No Child Left Behind

On January 8th, 2002, President Bush signed into law the much anticipated No Child Left Behind bill. The law passed through the House and Senate with unprecedented bipartisan support. No Child Left Behind helps to increase the accountability standards within schools and helps to increase funding for various educational programs that will affect millions of k-12 students around the country. The No Child Left Behind law helped to ensure the legacy of Brown v. Board decision by creating an educational system that is more responsive and accountable. The No Child Left Behind law helps to ensure your child has the best trained teachers and has the proper funding to teach children the skills and knowledge necessary to flourish in society. This is an important step to ratify school law guidelines by giving unprecedented levels of flexibility to states to mange federal funds. Listed below are the main components of the No Child Left Behind law.

Improving standards for economically disadvantaged students:

  • Title I program – provides supplemental education support for students who qualify for free or reduced cost lunches.
    Program serves more than 15 million students nationwide.
  • Funding for 2005 - $13.3 billion

Training and preparing highly qualified teachers for the workforce:

  • The No Child Behind law states that educators in your district must be highly qualified by the end of the 2005-2006 school year.
  • Providing educators with the skills and knowledge necessary to become highly qualified teachers will allow your children to receive the best education possible, whether they are in public school or a charter school.
  • Funding for 2005 - $5.1 billion

What is a highly qualified teacher?

  1. Possesses a bachelor’s degree
  2. Certified in the state where they are teaching
  3. Proven knowledge base for the subject area in which they teach your child.

English proficiency for immigrant students:

  • No Child Left Behind helps to ensure your child who has a differing ethnic or cultural background receives the opportunity to achieve their academic potential.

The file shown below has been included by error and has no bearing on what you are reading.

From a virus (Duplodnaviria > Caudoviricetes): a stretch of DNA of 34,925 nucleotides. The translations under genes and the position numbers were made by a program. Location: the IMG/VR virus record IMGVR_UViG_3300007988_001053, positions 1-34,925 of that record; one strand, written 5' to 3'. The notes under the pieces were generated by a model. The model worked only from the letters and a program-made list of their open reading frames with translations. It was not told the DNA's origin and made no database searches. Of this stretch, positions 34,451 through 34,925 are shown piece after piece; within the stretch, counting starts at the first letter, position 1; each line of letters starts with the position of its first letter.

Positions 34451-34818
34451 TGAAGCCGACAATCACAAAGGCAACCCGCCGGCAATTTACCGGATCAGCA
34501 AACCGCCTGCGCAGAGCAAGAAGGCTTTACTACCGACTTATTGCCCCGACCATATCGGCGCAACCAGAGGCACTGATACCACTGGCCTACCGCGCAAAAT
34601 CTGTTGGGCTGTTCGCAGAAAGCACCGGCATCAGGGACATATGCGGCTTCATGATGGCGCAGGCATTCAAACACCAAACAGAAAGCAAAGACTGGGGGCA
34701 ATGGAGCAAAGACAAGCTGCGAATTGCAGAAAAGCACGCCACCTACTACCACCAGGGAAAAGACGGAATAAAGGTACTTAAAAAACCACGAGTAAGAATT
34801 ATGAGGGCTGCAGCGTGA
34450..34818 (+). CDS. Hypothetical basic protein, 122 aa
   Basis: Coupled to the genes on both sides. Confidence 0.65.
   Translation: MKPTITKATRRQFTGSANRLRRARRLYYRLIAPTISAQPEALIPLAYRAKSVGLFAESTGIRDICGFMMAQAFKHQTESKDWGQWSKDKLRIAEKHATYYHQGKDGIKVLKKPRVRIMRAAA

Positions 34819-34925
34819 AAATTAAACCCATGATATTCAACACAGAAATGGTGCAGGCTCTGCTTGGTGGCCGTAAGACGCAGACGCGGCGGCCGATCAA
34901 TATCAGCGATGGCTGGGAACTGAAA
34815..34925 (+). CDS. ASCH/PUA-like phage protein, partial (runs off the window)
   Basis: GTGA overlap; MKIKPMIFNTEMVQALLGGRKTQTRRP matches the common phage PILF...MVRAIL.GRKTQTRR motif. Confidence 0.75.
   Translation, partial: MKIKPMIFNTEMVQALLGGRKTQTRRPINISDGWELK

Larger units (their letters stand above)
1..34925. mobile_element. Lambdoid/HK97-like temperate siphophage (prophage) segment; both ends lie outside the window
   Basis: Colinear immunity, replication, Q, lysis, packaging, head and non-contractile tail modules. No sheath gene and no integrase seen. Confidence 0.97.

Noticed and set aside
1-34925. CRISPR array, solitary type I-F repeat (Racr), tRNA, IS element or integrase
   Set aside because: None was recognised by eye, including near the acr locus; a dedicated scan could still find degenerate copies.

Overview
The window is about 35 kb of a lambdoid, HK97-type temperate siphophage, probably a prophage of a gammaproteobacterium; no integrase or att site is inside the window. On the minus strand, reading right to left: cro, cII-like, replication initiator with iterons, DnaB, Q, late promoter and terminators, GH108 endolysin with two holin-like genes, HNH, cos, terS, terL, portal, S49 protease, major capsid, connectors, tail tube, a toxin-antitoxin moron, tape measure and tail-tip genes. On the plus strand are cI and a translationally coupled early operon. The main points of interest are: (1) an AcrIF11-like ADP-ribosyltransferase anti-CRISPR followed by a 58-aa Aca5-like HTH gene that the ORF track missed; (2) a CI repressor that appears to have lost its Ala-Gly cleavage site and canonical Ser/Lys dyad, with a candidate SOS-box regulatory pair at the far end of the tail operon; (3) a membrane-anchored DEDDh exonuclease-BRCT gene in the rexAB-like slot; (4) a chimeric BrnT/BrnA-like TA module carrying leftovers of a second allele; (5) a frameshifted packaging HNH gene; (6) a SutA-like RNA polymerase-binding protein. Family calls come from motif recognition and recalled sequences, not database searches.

• Many of our children face challenges in school, especially ones dealing with language and cultural barriers.
  • Funding for 2005 - $681 million

No Child Left Behind gives parents additional choices:

  • Your child who attends a school who does not meet academic standards for two consecutive years has the right to transfer to a higher performing public school or charter school.
  • No Child Left Behind promotes charter schools as an important component of the educational system.
    With the addition of the No Child Left Behind law, charter schools are held to the same standards as public schools.
  • Funding for 2005 - $504 million

Accountability in the education system:

  • One of the main goals of the No Child Left Behind law is to address the achievement gaps that plague schools throughout the nation.
  • To comply with the No Child Left Behind law, each state is required to:

    1) Set specific standards for grade level achievement within schools

    2) Develop and evaluation measures to ensure your child is meeting those predetermined grade-level standards.
  • Your child, whether they are Hispanic, African American or a special needs child will be represented in achievement standards, due to the passage of the No Child Left Behind law.
  • Funding for 2005 - $410 million

Giving your child all the necessary tools to learn to read:

  • One of the main goals of the No Child Left Behind law is to ensure your child has the ability to read at grade level by the age of third grade.
  • The No Child Left Behind law acknowledges that children must be able to read early in the educational system because it will ultimately impact other areas of learning.
  • Funding for 2005 – $1.4 billion

Children with disabilities:

  • One component of the No Child Left Behind law provides unprecedented funding to make sure special needs students can excel in mathematics and reading.
  • Funding for 2005 - $11.1 billion

For further information on this topic, please refer to the U.S. Department of Education website at